David R. Henderson  

The FDA's Power Grab

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But if the FDA gets its way, nitroglycerin will not be obtainable for pennies. The situation was stable until Pfizer went through the time and expense required to test its particular version of nitroglycerin, Nitrostat, which the FDA approved in 2000. Once the FDA did that, other versions became officially "unapproved." In 2010, the FDA sent warning letters to two companies, Glenmark and Konec, ordering them to cease marketing their versions of nitroglycerin, known as sublingual nitroglycerin tablets, leading to the New York Times headline above. The article quotes Dr. Harry M. Lever, a cardiologist at the Cleveland Clinic, who said, "If it's not approved and no one has tested it, we can't be sure that it's safe and effective." He added that if patients with angina took substandard or ineffective nitroglycerin tablets, their pain might not subside and the problem could potentially progress to a heart attack.

His statement is false. The unapproved versions have been tested in three important ways: the companies that manufacture these drugs thoroughly vet them to make sure that they are pure and offer a consistent dose of nitroglycerin; these marketed drugs have been tested in the bodies of millions of Americans in regular medical practice over many years; and many different organizations have tested nitroglycerin in countless clinical trials.

One of the manufacturers, Konec, has regularly conducted its own lab tests to ensure that its nitroglycerin pills have the same potency and stability as Pfizer's Nitrostat, the FDA-approved brand-name drug. In the world of medicine, this is basic stuff. Nitroglycerin is used to treat acute episodes of angina--chest pain. The benefit that nitroglycerin provides is not theoretical; if patients didn't feel relief from their pain, they wouldn't have continued taking it, and doctors wouldn't have continued prescribing it for the last 130 years. (emphasis added)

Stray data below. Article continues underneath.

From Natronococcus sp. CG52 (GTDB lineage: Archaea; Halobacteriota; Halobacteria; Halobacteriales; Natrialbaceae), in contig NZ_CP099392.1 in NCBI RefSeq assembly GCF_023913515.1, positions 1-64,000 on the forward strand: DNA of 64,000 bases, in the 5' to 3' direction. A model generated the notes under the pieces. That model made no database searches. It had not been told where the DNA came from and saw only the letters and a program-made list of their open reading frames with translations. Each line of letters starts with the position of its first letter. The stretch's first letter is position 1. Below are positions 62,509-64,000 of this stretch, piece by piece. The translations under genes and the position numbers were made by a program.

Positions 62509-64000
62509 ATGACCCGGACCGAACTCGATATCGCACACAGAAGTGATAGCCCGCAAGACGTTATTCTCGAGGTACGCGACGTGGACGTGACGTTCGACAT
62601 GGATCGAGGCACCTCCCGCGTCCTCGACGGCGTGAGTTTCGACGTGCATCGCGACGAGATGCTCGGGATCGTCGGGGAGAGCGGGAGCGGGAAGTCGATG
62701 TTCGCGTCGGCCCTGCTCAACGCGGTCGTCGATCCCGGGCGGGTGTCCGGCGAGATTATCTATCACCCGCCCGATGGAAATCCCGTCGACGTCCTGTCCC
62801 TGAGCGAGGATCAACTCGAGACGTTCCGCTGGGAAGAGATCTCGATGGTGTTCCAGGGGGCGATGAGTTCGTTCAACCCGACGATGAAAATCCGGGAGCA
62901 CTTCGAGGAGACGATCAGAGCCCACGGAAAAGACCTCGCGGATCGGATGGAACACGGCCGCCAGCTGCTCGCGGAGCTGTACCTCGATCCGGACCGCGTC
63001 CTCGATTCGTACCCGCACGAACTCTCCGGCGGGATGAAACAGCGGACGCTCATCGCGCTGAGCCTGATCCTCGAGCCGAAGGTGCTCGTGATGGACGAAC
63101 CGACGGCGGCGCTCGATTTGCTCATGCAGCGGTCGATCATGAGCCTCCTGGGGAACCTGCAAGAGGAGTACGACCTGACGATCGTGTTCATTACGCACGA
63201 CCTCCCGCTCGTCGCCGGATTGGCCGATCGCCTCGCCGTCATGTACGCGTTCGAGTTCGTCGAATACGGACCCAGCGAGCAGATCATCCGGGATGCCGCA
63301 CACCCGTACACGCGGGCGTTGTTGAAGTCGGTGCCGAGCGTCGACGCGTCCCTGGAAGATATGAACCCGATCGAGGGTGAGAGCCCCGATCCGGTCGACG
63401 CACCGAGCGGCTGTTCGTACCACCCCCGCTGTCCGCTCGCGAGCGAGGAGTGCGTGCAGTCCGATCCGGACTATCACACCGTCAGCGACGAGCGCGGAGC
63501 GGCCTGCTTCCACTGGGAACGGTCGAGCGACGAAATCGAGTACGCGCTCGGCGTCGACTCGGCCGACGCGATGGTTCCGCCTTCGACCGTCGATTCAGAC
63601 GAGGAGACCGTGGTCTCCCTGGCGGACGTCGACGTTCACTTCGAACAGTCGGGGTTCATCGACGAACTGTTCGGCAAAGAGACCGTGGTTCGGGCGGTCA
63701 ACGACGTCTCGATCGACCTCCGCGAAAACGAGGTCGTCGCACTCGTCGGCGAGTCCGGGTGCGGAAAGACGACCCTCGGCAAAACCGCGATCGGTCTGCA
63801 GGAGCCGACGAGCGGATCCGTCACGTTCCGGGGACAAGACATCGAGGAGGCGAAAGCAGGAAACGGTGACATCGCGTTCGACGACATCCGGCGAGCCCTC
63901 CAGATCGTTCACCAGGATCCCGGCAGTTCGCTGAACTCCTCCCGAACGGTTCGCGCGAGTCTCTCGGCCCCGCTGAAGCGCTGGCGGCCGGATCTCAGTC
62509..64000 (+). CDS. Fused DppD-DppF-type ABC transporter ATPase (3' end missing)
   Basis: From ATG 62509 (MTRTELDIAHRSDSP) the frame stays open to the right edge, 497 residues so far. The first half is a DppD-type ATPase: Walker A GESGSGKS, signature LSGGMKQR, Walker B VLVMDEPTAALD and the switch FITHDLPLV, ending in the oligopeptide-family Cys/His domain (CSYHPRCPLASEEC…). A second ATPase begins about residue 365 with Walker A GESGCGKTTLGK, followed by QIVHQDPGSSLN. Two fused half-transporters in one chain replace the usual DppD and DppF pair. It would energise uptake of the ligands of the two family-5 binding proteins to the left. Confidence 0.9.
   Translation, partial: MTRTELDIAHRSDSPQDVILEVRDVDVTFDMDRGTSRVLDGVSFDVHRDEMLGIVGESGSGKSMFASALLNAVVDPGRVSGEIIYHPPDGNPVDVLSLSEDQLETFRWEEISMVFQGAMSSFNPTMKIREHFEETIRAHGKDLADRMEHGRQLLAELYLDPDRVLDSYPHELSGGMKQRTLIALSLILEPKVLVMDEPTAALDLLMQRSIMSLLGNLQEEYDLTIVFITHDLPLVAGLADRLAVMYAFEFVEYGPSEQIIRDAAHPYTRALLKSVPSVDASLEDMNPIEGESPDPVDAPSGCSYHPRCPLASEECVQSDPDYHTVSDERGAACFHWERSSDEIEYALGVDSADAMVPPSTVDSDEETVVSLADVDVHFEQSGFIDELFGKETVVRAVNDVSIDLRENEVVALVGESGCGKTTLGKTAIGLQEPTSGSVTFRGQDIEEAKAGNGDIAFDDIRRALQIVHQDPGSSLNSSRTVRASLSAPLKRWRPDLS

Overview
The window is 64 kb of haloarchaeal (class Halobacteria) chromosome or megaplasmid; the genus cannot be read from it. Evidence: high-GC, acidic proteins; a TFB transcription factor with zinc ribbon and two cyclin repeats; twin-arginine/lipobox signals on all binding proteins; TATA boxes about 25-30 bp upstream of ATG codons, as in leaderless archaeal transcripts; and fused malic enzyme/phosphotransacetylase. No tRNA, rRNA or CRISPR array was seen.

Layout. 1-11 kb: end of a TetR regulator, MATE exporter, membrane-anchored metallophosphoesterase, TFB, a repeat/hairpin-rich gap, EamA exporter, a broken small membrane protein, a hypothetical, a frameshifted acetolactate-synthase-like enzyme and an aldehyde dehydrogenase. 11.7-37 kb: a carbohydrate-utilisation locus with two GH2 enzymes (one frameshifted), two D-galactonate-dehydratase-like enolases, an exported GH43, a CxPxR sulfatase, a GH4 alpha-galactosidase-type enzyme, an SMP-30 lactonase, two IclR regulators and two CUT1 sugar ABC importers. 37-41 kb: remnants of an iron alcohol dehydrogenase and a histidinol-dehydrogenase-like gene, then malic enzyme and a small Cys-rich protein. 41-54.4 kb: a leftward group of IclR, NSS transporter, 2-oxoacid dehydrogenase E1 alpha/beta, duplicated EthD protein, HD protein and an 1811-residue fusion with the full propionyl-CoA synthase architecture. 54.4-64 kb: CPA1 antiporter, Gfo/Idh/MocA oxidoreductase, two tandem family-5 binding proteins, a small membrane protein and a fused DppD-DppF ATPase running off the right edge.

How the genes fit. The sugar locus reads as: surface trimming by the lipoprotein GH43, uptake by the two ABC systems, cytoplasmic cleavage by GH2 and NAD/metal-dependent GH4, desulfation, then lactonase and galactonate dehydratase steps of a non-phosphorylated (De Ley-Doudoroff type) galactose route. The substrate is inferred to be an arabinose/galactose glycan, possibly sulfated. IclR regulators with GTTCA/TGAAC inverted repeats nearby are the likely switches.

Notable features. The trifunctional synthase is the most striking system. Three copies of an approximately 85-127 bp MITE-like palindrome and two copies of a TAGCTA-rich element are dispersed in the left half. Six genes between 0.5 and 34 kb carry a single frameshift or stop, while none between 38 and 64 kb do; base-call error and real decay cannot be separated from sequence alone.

This is from David R. Henderson and Charles L. Hooper, "The FDA's Power Grab," Defining Ideas, September 8.

Read the whole thing. Charley and I wrote this in August but as you can see from my previous post about Scott Alexander, it's quite a propos.


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COMMENTS (4 to date)
mobile writes:
Doug T writes:

This is nuts. Nitroglycerin has been around forever. From Wiki:

"Its use began with the experiments of William Murrell, which were reported in 1879. It is on the WHO Model List of Essential Medicines, a list of the most important medications needed in a basic health system."

There's a touching scene at the end of "On Golden Pond" (1981) where Katherine Hepburn puts a nitroglycerine pill under Henry Fonda's tongue when he has an angina attack. As she holds him up, he gradually recovers and asks, "Do you want to dance, or just 'suck face'"?

I guess here I'd ask, is the FDA dancing? Or are they just helping big pharma to suck our dollars?

Thomas Nagle writes:

At one point I worked for a med products client that faced a similar absurd FDA restriction. The company had sold its product for many years, spot testing the output of final proudcts immediately before packing. If any failed, then that batch would be destroyed and the source of the problem corrected. This worked, as the company had an excellent reputation.

But at one point in the 1990s, the FDA changed the rules and ordered that testing of all manufacturing had to occur at each stage in the production process, not just at the final stage. When the company resisted this unnecessary additon to its costs in court, the FDA shut them down. The resulting shortage of their product caused huge market disruption, including shortages for awhile of an essential product, and enabled competitors to raise their prices as they rushed to increase output.

The lesson to everyone in the market: don't question the logic of the FDA's rules, Obey them.

AntiSchiff writes:

Dr. Henderson,

I would strip the FDA's power to control which drugs are on the market if I had my way, but have a problem with your statement about patients experiencing pain relief after taking certain nitroglycerin formulations. I assume I'm not telling you anything new by mentioning the placebo effect.

I think the FDA should play an advisory role solely and only have the power to label medication as approved or not and to insist on certain warnings on labels.

In general, I favor total drug legalization, meaning only drugs like antibiotics would require prescriptions, given the obvious need to ration them to maintain their effectiveness. Ditto for the flu vaccines, for example, during periods of shortage.

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